Here’s an analogy. Walls, windows and roofs all allow heat to escape through them. The rate at which heat moves through them is called a ‘U’ value. The smaller the U’ value, the slower the heat can move. The units for ‘U’ values are Watts (of heat) per square meter (of wall/window/roof area) per degree Celsius (which, to be correct and scientific, is the same as degrees Kelvin). So the units for ‘U’ value are written as W/m2/k. If a 1m2 window has a U value of 1 (which a good window will have), this means it will allow one Watt of heat through for every degree of temperature difference there is between one side and the other.
Using my favourite unit of heat generation (and giving Katy the Editor the chance to use another cat picture), a cat gives off 16W of heat! (For comparison, a man gives off 109W and a woman 92W.)
If a window has a U value of 1W/m2/k, and that window is 1m2, then the body heat of a single cat would balance the heat lost through that window until the temperature outside was 16ºC colder than inside. If a room temperature of 20ºC was required, this would mean the cat could compensate for an external temperature down to 4ºC. Below this, you’d need additional space heating – or another cat.
This is a bit like the advice for solar thermal, about having more children to make your system more efficient, isn’t it? If you have a lot of cats, you’ll be spending less on heating due to all that body heat they are giving off (though your cat food bill will go up).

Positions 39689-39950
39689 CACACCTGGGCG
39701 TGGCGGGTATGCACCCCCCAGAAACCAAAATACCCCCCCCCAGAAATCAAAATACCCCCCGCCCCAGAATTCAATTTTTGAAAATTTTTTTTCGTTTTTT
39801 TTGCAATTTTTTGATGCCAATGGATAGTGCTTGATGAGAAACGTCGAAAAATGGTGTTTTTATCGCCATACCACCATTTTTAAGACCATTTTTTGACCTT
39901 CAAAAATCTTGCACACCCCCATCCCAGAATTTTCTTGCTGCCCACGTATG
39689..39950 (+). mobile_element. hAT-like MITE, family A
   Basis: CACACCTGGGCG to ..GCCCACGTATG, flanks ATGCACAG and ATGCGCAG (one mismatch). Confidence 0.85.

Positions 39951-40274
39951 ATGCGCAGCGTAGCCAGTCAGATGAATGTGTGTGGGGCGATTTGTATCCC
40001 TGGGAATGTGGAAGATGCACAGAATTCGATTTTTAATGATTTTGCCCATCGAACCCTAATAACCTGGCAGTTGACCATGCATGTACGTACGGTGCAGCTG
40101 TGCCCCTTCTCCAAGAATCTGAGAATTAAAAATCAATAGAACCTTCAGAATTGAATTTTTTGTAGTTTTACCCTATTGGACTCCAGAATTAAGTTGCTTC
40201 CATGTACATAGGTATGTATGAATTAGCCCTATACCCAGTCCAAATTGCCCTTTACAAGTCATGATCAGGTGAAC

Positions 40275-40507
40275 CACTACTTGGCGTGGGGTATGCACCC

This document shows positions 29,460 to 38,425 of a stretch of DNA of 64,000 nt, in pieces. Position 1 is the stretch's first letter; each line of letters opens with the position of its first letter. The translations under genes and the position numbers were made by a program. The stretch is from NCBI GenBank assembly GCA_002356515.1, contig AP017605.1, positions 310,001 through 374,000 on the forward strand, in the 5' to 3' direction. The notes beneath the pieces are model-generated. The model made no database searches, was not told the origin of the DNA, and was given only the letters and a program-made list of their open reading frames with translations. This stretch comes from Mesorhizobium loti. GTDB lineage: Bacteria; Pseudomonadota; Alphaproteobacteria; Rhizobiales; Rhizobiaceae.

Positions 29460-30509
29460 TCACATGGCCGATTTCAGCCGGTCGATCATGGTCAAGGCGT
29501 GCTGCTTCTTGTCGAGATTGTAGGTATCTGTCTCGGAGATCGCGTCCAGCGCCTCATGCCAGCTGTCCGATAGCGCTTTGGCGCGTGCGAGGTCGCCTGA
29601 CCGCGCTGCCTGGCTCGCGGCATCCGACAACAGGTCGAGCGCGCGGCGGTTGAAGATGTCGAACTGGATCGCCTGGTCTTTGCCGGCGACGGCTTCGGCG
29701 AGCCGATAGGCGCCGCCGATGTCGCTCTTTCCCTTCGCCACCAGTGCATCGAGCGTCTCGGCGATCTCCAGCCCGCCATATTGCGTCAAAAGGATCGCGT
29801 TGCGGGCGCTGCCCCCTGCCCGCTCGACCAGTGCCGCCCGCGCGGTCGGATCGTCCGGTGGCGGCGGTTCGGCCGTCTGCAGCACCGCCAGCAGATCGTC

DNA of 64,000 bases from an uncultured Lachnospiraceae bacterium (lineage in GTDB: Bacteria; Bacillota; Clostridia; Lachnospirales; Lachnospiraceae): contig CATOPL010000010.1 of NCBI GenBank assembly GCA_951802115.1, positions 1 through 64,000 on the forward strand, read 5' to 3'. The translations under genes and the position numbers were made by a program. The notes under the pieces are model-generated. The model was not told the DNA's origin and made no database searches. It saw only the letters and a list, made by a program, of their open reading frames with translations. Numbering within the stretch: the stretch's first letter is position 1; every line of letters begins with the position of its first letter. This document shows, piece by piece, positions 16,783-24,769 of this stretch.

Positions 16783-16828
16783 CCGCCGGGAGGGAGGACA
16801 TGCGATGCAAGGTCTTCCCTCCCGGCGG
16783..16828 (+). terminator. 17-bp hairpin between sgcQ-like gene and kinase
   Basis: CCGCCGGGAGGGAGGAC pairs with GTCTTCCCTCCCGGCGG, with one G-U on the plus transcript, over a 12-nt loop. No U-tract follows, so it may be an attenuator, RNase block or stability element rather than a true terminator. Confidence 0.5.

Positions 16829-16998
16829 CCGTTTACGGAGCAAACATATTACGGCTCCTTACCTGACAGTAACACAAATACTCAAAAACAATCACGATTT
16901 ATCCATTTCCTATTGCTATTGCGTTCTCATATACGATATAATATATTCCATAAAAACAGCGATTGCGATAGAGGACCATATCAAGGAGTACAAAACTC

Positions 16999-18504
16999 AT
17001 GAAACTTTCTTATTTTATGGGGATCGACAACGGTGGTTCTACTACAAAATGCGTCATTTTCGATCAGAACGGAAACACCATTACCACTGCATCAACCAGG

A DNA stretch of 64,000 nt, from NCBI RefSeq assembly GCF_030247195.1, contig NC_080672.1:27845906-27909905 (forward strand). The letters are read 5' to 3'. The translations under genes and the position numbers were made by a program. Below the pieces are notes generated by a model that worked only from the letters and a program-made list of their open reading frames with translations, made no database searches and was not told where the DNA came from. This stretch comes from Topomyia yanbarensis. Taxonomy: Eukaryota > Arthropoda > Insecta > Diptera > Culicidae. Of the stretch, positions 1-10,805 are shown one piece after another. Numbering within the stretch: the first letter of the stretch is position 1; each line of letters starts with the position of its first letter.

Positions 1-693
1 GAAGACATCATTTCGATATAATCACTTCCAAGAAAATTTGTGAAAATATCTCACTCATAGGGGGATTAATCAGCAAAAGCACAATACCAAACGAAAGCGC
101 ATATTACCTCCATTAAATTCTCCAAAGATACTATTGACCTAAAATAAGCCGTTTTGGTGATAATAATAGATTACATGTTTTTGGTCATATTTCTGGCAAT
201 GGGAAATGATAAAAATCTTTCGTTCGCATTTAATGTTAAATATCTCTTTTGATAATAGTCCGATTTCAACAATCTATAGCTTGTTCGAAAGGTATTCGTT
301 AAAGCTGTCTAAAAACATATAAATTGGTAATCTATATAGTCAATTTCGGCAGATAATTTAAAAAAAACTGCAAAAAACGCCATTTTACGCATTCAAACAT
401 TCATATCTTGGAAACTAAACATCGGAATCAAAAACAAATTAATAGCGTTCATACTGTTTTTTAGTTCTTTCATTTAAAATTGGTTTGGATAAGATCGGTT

So in short (yes, really) if you add insulation to a house, you can’t be sure of your exact energy saving. Variables such as number of cats, children, parties (remember your clever fridge’s party mode) or what temperature you heat your house to will all affect the payback calculation.
When we studied the effects of cavity wall insulation on the energy consumption of people’s homes, we found that energy consumption did not drop as much as the science expected. This was because, before having the insulation installed, people had not been heating all their rooms to room temperature (and some were even getting dressed under the bedsheets), whereas afterwards they were able to keep all their rooms warm. This is called comfort take-up. Some friends of ours had this experience, after installing central heating and solar thermal in their old farmhouse: “It’s so nice now we don’t have ice on the inside of the windows, and yet the bills aren’t any more!”
So the Green Deal Golden Rule is: if you heat your house (and have just as many cats and children) just as you did before implementing the measure, you might be able to guarantee that the Golden Rule will be met. But who would monitor this?
You: It’s a bit cold in here.
House: You’ve always had it this cold in here at this time of year.
You: Yeah, but now we have insulation!
House: We don’t have anything! I have insulation that I am paying for out of the savings I make from what the fuel bills would have been without it, and without it, it would certainly have been “a bit cold” in here!
Next time, to finish Me and my clever home: WHY?